“…every night, by a certain time in the play, it feels like we’re also just people, human beings in a room with our audience. And that has been one of the most special experiences of it, to me…”
Listen in as Retro Productions Producing Artistic Director (and “Joan” in the show) Heather E. Cunningham, along with fellow performers Chad Anthony Miller & Ben Schnickel and playwright Gina Femia of We Are a Masterpiece, discuss multiple lenses, levity in the midst of suffering, what makes a play “aggressively contemporary” (and where that fits into the “retro” of Retro Productions), “the cyclical nature of prejudice,” healing through art, universality through specificity, what we’re capable of, and making the choice of love.
“…there’s always hope. Hope is always the way through tragedy, and despair. Yes, this is a very sad story, and yes, you will cry, and we cry. But there are beautiful things that happen when people, in the face of adversity, step up to the plate and do what’s best for their fellow human beings…”
Listen in as Echo creator & sound sculptor Ran Xia, along with director Nicholas Orvis and performers Andrea Lopez & Max Henry, discuss inspiration from books about harmonicas, moving from sound collage to stage play, improvising to audio, physicality with constantly changing things, handling nakedly honest material, timelessness vs. time specificity, and the importance of simply listening.
“…when I was editing them, it’s like, I could cry, like every second, every other track, because everybody was just so open, and very real. You get real very fast…”
Listen in as Love Trade writer/director/performer Elizabeth Hess, along with collaborators/performers Katie Palmer and Lucas Tahiruzzaman Syed, discuss their collaborative process, feminist revenge fantasies, integrating and playing with the audience, fetishization of race, balloons, lived text, and performance poetry.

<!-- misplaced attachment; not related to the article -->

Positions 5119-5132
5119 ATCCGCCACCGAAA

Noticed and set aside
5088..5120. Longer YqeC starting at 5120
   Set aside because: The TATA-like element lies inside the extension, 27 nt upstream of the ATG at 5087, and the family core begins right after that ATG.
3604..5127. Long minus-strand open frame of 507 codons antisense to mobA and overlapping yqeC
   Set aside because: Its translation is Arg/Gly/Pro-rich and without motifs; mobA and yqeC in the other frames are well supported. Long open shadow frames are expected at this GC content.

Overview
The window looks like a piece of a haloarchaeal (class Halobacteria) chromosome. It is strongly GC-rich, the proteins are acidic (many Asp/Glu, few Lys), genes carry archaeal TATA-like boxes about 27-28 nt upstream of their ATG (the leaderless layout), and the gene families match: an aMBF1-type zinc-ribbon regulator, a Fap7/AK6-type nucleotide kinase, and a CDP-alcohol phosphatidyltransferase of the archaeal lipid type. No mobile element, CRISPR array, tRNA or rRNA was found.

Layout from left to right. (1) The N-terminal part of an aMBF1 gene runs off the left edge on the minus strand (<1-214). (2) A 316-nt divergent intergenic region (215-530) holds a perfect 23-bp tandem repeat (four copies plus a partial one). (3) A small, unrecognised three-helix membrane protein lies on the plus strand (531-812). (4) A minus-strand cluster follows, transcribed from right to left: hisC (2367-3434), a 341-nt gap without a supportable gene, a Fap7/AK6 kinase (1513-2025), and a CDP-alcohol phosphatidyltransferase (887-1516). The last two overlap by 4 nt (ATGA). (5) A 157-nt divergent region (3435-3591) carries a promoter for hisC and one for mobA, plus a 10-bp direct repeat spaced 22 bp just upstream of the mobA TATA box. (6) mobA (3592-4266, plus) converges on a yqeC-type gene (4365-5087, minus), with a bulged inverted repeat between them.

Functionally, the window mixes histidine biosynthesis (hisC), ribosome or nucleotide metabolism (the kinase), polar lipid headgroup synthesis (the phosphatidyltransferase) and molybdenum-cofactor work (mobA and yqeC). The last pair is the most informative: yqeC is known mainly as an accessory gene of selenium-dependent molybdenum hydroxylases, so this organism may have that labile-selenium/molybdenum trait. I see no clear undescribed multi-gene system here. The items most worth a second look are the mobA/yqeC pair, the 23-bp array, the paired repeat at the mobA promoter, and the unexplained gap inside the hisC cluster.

“…it’s a very hybrid approach to performance, and I am a magpie. I am thrilled that Lucas is foremost a musician…Katie is also herself an artistic director, and she’s got an incredibly strong dance background. I beg, borrow, and steal from that […] create [your] own hybrid approach that really resonates with [your] own voice and vision…”
Listen in as playwright/performer Manning Jordan, director Alice Cash, and performers Ashley Underwood & Ellie MacPherson of Dooley, performed as part of FRIGID 2018, discuss inspiration from disturbing 1960s board games, plunging psychological depths, collaboratively re-writing, re-naming in the interest of financial considerations, “sneaking around outside of classrooms” to meet your new collaborators, the benefits of inconsistent performance times, and sharing your most vulnerable self onstage.
“…my friends wouldn’t play it, they said ‘it’s all too heavy, we don’t want to get into it.’ So then I went home, and I wrote the play as if we had played it…”
Listen in as Molly “Equality” Dykeman herself, Andrea Alton, along with her director, Mark Finley, & “Jerry from Task Rabbit,” Allen Warnock, of the new Molly show in FRIGID 2018, Molly’s World, discuss responding to the moment, working with a director when the show is grounded in improvisation, finding the gold between the islands, allowing for audience engagement, internal logic, “Molly-heads,” and having the freedom to say whatever you want, however you want.
“…I like that Molly can say whatever she wants, and she always comes from a lovable place. She’s this total misfit, and I like that she has the freedom, and she’s just trying to get through the day as best she can. I kind of enjoy her freedom, and her cluelessness…”